This year, resolve to decrease your morning stress, manage time and create a positive mindset for the day! If mornings at your house resemble small-scale natural disasters, then it’s time to get a handle on it. The good news is that you can. No matter how crazy our mornings, we can all instill a little sanity – and create a positive feedback loop – for the entire day.

Try these tips to help your day start right:

Smooth the transition. It’s 5:59 a.m. and you’re asleep, your brain is bathed in relaxing melatonin, lost in a dream. Suddenly it’s 6 a.m. and AAA! It’s an air raid! It’s your toddler! It’s an air raid of toddlers! Or maybe it’s just your blaring alarm clock. Either way, it’s triggering cortisol to be released and shooting up your heart rate and blood pressure. Try a calmer transition with a lighted wake-up clock (that slowly brightens until it’s time to wake up), an app that awakens you during your lightest sleep based on your preset wake-up window or even a less “alarming” alarm tone.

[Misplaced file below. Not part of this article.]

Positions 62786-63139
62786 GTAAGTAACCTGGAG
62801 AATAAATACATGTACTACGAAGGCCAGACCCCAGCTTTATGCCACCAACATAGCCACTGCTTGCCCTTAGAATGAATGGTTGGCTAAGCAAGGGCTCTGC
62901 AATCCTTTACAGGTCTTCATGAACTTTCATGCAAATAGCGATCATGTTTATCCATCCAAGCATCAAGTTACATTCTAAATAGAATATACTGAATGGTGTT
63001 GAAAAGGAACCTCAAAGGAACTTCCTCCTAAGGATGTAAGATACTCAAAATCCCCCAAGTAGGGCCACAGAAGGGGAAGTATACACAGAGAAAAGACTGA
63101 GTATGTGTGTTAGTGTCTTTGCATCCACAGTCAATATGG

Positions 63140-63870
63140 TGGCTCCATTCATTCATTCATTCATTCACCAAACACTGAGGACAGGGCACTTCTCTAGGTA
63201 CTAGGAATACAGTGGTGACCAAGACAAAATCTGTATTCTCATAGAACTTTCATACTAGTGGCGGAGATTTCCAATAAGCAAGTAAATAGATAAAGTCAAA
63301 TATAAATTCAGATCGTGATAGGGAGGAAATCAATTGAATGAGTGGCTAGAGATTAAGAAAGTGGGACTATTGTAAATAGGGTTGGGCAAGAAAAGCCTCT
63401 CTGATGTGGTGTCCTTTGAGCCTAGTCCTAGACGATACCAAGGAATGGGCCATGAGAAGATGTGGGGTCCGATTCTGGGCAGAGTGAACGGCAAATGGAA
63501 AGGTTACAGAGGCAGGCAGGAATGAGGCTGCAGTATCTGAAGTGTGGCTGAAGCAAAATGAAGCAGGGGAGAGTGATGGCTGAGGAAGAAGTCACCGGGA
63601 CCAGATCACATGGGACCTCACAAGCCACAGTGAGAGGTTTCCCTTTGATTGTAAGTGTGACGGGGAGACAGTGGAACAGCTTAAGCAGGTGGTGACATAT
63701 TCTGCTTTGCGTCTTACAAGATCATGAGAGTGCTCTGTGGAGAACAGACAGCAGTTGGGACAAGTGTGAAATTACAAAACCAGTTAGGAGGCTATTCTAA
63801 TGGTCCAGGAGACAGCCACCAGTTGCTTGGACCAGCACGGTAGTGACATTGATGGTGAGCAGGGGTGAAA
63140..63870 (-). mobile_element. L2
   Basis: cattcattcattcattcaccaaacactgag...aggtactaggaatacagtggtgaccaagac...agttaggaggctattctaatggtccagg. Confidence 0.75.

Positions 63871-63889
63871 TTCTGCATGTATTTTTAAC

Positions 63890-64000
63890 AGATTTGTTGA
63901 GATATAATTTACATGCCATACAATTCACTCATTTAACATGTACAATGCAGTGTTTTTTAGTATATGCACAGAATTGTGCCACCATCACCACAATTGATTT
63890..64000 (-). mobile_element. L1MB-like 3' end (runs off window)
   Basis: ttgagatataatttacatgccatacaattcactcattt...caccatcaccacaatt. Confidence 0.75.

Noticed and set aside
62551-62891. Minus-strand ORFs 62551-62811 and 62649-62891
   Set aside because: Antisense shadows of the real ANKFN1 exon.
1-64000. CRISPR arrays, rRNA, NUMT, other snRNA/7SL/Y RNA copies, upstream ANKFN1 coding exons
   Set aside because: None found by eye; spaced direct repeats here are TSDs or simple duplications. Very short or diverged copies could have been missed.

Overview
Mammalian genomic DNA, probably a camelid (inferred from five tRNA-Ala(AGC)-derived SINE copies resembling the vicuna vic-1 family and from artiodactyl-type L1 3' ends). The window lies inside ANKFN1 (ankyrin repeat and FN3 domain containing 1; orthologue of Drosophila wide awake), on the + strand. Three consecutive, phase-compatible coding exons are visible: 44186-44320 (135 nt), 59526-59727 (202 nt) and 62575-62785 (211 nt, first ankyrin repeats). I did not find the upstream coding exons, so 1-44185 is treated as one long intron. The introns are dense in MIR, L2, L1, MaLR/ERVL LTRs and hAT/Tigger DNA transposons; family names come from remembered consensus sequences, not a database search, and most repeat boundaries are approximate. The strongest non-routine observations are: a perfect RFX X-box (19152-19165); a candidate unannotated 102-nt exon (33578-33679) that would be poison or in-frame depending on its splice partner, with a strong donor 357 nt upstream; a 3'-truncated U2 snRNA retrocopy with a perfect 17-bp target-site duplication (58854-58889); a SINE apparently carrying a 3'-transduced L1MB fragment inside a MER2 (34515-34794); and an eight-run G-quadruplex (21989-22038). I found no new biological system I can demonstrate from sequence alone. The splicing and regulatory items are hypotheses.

Decrease the amount you have to think. Make a morning routine that you and your family (with a little luck?) use every day. The brain loves routines. They make mundane daily activities less stressful and free us to focus on more important things. Put items you use every morning in the same spot. Make lists for everyone’s daily “must-do” tasks. Prep lunch and gym bags the night before so they’re grab-and-go. The fewer spontaneous decisions you have to make to get out the door, the better.

Get up 10 minutes early for a morning ritual. This is one of the best ways to control the tone of your own day. Go for a quick walk/run. Do yoga. Take five minutes for some self-affirmations such as saying to yourself, “When [something concerning you that day] happens, I will be able to handle it with [a successful response].”

Stay out of the cell-phone response spiral. You get up. You check email on your phone, see five requests and spend the next 15 minutes responding. Now you’re both late and worried. Try to avoid checking your phone before you get to the office. If you must, respond only to “emergencies.” You’ll save yourself time in the morning and be able to craft a better response later anyway, once your brain is awake.